GlaxoSmithKline To Post All Clinical Trial Results for Certain Products on Web Site
Officials for GlaxoSmithKline on Friday announced that the company would create a Web site to publicly list results of all clinical trials for its marketed prescription drugs, the New York Times reports (Meier, New York Times, 6/19). The announcement comes "amid mounting pressure" on GSK and other pharmaceutical companies to disclose the results of all clinical trials, the AP/Washington Times reports (Agovino, AP/Washington Times, 6/18). Earlier this month, New York Attorney General Eliot Spitzer (D) filed a lawsuit alleging that GSK since 1998 withheld negative trial information about antidepressant Paxil's side effects in children and adolescents, and misinformed sales staff about its effectiveness. GSK last week posted on its Web site the previously unreleased Paxil trial results. On June 15, members of the American Medical Association at the group's annual meeting unanimously approved a resolution urging HHS to create a national database for all clinical trials and their outcomes. The resolution aims to provide doctors and consumers with more information about the drugs, including possible side effects not mentioned in public literature and to disclose all trial results, including negative ones. The International Committee of Medical Journal Editors, which includes 12 major medical publications such as the New England Journal of Medicine and the Journal of the American Medical Association, also is working on a proposal anticipated to be completed this summer or fall. The proposal would require registration of all clinical trials in a public database or registry as a condition for publication consideration. Currently, drug companies must submit all clinical trial results to FDA, but the agency is prohibited from disclosing all the information because it is considered proprietary. Officials must receive the drug maker's consent before making results public. In some rare instances, FDA officials can publicize information if they deem it necessary for the public to know (California Healthline, 6/16).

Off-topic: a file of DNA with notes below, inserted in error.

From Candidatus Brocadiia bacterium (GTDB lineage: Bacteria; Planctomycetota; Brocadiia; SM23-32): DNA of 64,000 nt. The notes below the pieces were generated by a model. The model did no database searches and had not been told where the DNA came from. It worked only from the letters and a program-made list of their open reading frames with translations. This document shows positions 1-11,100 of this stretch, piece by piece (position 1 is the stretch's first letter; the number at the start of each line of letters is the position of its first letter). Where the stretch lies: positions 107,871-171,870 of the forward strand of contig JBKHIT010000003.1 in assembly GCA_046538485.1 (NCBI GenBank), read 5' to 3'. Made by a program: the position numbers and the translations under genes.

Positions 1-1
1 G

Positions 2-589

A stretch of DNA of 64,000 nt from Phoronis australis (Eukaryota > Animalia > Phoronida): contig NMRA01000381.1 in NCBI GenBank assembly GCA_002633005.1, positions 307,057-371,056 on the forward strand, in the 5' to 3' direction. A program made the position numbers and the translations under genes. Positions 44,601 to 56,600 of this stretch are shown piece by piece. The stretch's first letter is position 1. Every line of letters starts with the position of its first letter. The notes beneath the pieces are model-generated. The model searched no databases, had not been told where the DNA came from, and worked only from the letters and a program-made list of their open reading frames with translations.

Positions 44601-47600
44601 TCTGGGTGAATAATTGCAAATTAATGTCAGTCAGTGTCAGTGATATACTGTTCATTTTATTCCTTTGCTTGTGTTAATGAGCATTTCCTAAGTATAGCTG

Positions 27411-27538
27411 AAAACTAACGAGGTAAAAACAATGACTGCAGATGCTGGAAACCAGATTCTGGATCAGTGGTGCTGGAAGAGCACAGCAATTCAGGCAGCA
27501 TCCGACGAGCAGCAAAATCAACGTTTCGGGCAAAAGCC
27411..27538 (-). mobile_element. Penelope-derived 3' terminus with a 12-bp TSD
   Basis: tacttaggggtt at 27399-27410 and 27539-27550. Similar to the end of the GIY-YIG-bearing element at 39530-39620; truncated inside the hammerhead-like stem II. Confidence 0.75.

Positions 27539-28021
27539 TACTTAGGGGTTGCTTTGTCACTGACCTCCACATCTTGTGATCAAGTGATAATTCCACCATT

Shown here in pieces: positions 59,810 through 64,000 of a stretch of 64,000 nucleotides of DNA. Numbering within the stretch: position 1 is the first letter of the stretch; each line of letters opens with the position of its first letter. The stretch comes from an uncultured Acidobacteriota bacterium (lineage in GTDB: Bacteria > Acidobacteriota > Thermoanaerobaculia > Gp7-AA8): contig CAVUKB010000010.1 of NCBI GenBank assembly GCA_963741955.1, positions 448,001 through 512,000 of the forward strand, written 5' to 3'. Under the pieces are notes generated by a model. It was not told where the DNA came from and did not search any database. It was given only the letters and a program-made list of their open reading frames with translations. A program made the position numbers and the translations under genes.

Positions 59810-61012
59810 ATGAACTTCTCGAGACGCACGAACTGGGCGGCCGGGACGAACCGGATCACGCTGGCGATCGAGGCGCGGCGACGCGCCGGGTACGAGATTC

GSK officials said that the Web site would include clinical trial results for medications approved since 2000. The Web site would include the results of all clinical trials of a medication before its approval for marketing as well as any subsequent tests of the medication for new uses or on new types of patients, the Times reports. The information would not be listed until after the medication was approved or after the subsequent tests were completed. (New York Times, 6/19). GSK officials did not say exactly when the Web site would be operational but added that it should not take more than six months, according to the AP/Washington Times. GSK Chair and CEO Jean-Pierre Garnier said that the new Web site was not a reaction to Spitzer's lawsuit but to the AMA resolution. Garnier said that he hoped the Web site would convince Spitzer to drop the suit, the AP/Washington Times reports. "We think more transparency is better," Garnier said, adding, "We don't want to be accused of anything about the way we deal with trials." However, Garnier said that the Web site and any future public registry of clinical trials could present a problem for doctors and patients because "[s]ome studies need to be seen in the entire context of all the research. There is always a risk of junk science through isolating just one trial" (AP/Washington Times, 6/18). Dr. Alastair Benbow, medical director for GSK, said that the current media attention on drug clinical trial disclosures played a role in deciding to launch the Web site because the media focus could "reduce public confidence in medical research and the pharmaceutical industry."
In a statement issued on Saturday, Spitzer said, "The availability of this information is in the best interest of the consumer" (New York Times, 6/19). According to the AP/Washington Times, doctors were "largely unimpressed" with the GSK announcement because they say that one central place is needed to gather information rather than "having to scour multiple sites." In addition, doctors criticized the decision by GSK not to disclose when a clinical trial has begun because the company would not "have to account for what happened in the study if the results are negative," the AP/Washington Times reports (AP/Washington Times, 6/18).This is part of the California Healthline Daily Edition, a summary of health policy coverage from major news organizations. Sign up for an email subscription.